A call to revolt

Patience is a virtue, one of many I sadly lack. My father, a serious industrial designer and thus a critic of modern industry, decried its general absence. There is a hurry to get things done. This has, no doubt, economic causes, using that term broadly to include deadlines of all kinds — the hurry to get to market, compounded by the incredible mass of tax and regulatory considerations that create a shallow obstacle course through which the creative are compelled to stumble. They function, in effect, as spatial deadlines, intersecting the temporal ones.

Sometimes arbitrary rules are necessary, of course, but the more they are centralized, codified, then subjected to chop and change, the more destructive of human ingenuity, and the more they encourage stupidity, waste, and corruption.

Leisure — in the sense crisply expounded by Josef Pieper and other penetrating Thomists — is eliminated or lethally crimped by these “deadlines.” (See: Leisure the Basis of Culture, trans. Dru, 1952. It has a fine introduction by T. S. Eliot, too, and should be on every idler’s most accessible bookshelf, until he has memorized it.)

Pieper does not say this directly, but I will: the opposite of philosophical leisure is glibness. It has other opposites, but I mention this one because it is involved in almost every form of ignorance, atheism, and sin. Rather than think anything through, to first principles, we race through the equivalent of a hop-scotch course, our minds fully loaded with distraction. We must “touch all the bases.”

Our modern conception of science is a bureaucratic mechanism called “scientific method” which denies the existence of human intuition, and thus our humanity. It is never actually followed — no scientist ever discovered anything in a time-serving, methodical way; especially not on billion-dollar machines. But still we praise and believe in this method, or such derivatives as Popper’s “falsifiability,” because we are easily pleased, profligate, and hopelessly glib.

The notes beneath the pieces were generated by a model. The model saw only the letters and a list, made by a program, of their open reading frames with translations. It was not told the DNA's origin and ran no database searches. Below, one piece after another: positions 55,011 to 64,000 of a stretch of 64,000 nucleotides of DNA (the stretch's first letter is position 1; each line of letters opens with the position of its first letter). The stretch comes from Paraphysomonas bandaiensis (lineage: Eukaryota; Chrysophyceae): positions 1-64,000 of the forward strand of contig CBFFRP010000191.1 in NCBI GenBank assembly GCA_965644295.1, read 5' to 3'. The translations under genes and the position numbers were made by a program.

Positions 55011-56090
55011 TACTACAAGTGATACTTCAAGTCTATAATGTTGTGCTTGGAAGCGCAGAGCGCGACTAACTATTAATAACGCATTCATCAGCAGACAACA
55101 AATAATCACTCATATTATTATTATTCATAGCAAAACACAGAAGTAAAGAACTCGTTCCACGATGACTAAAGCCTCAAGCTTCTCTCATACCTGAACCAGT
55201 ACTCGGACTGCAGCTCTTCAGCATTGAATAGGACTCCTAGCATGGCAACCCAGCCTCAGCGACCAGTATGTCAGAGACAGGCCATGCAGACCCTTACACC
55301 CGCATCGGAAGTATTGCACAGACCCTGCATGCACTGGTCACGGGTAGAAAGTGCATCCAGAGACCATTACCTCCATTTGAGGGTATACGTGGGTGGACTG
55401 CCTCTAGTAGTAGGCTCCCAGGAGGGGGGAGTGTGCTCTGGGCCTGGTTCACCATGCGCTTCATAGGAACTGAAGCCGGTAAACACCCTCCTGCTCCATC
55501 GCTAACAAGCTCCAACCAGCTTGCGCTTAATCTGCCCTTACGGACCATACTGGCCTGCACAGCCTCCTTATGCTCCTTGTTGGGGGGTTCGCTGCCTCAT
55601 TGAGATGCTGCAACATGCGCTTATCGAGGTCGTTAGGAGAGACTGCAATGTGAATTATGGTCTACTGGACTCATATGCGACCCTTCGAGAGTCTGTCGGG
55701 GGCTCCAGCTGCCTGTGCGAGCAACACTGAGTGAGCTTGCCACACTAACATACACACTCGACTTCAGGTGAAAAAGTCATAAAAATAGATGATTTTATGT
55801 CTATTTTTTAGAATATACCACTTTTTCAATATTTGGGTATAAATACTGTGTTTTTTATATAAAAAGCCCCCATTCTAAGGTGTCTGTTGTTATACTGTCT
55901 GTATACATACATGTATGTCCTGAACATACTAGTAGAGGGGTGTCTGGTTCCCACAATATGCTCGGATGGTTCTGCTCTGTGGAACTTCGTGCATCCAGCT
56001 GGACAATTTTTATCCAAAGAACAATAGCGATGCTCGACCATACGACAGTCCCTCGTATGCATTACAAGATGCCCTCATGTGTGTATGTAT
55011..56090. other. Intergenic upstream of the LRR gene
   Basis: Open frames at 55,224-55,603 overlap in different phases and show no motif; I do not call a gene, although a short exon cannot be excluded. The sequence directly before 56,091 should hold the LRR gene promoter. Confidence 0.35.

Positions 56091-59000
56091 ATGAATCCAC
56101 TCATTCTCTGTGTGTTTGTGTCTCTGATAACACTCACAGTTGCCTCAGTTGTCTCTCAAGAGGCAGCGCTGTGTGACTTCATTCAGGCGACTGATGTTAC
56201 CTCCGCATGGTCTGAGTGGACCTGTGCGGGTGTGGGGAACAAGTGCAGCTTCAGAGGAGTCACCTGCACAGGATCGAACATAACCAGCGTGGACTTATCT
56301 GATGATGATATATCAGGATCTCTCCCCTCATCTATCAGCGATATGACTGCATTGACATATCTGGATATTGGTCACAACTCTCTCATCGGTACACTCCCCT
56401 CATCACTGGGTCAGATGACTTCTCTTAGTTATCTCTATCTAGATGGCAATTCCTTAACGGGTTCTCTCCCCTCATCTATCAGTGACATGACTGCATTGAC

It is the same in every section of art and design. A few, a very few, independent and searching minds, take the leisure to “build cathedrals,” as it were. They remain conscious not of arbitrary rules, but of Nature and the God who is the source for emulation. The conception of God may take various shapes in the human imagination, but everyone fully alive will know what he means by “God,” even while denying Him.

God is not glib. As evidence, let me cite the extent of the universe, and the complexity of its parts. Yet to the mind of a Darwinist, or other tomfool, God is imagined as a random, non-teleological process; as movement with no end in view. God is conceived as if He were glib.

Ditto on the moral, and legal, planes. We appropriate the divine; declare ourselves authors of goodness and truth; draught standing orders and legislation. We legislate “progress” by intellectual oversight, replacing what is changeless with things that are changing. It is interesting that not only the Christian but the ancient pagan traditions were free of this arrogance, in which we assume that chance and destiny lie within our power. But all human power is illusory. In the end every one of us is dead.

Finally, on the plane of poetry — the embodiment of the beautiful — our poetical feet are caught in catch phrase, cliché. We are going through the motions, like bonobos or bigger monkeys. We perform jingles.

Unless: we stand back from our little games, and take whatever time is necessary, to consult with the ages and the Master of the ages.

Make a stand now, gentle reader! It is time that we staged a Revolt Against Glibness.